With no primary challenge in the offing and no credible “third party” to fear, it is not clear how a credible threat of defection might materialize. One way, ironically, would be to listen to the Reagans. They ? or, at least, their better half ? weren’t always wrong; and on this issue they actually have something useful to say. When Obama’s minions come asking for support, we can, following the late Lady Gipper’s advice, “just say no.” A few dissident union leaders have already done that. It is a basis upon which to build.
Of course, saying No is no substitute for building a real alternative; but at this point, with an election looming, it is a quick and dirty way to launch a credible threat that just might make the lesser evil less evil. This is why now is emphatically not the time to come to the aid of the Democratic Party. Perhaps in a year and half, for the few minutes we spend in the voting booth, lesser evil logic will be less illogical than it now is. But that will be then; this is now. And now the first order of business is to break the fall into “bipartisan” lunacy. To that end, it is crucial to realize that lesser evil thinking, so far from dictating what should be done, should itself be undone. It is a part, a big part, of the problem we confront.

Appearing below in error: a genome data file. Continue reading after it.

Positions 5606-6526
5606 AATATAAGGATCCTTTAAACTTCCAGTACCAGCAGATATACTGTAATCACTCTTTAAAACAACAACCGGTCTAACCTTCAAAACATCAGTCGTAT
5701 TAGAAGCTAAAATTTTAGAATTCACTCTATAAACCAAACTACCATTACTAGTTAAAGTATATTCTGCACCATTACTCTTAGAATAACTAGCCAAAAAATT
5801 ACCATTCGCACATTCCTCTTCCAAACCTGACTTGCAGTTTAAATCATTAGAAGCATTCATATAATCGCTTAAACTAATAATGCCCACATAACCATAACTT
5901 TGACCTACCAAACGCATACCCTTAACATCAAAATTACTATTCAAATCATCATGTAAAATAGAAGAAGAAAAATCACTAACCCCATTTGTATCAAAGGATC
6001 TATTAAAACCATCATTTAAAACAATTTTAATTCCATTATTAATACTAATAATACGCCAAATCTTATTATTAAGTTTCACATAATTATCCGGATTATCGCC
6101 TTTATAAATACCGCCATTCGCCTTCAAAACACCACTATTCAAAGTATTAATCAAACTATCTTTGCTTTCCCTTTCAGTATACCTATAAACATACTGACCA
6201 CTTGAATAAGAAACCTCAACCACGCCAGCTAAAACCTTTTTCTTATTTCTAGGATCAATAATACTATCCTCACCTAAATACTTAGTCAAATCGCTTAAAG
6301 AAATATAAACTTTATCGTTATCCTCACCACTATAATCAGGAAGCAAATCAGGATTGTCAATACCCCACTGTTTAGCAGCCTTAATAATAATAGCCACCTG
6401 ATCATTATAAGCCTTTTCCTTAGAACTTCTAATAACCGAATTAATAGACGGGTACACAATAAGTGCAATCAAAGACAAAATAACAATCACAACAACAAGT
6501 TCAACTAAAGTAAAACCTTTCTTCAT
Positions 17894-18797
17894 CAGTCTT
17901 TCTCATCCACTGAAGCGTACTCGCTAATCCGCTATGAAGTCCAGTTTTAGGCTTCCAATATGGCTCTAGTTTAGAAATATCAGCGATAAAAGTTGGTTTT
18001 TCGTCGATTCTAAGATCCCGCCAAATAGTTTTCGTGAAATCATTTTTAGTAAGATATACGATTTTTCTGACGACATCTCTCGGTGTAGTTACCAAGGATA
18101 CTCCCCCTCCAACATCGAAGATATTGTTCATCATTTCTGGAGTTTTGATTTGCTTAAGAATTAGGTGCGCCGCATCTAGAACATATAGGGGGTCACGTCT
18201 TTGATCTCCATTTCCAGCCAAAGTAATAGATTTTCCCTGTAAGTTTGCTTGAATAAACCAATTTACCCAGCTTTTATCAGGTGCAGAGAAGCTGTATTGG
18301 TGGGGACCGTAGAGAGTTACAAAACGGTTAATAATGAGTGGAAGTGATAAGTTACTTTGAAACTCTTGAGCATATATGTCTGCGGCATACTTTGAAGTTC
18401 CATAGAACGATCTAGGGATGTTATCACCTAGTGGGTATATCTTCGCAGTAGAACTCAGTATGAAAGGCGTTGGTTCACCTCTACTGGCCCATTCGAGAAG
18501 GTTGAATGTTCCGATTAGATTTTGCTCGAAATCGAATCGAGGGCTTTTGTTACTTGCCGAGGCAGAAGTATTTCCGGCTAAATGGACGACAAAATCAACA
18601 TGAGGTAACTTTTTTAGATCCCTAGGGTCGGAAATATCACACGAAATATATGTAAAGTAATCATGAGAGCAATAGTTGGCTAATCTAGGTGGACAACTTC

Andrew Levine is a Senior Scholar at the Institute for Policy Studies, the author most recently of THE AMERICAN IDEOLOGY (Routledge) and POLITICAL KEY WORDS (Blackwell) as well as of many other books and articles in political philosophy. He was a Professor (philosophy) at the University of Wisconsin-Madison and a Research Professor (philosophy) at the University of Maryland-College Park.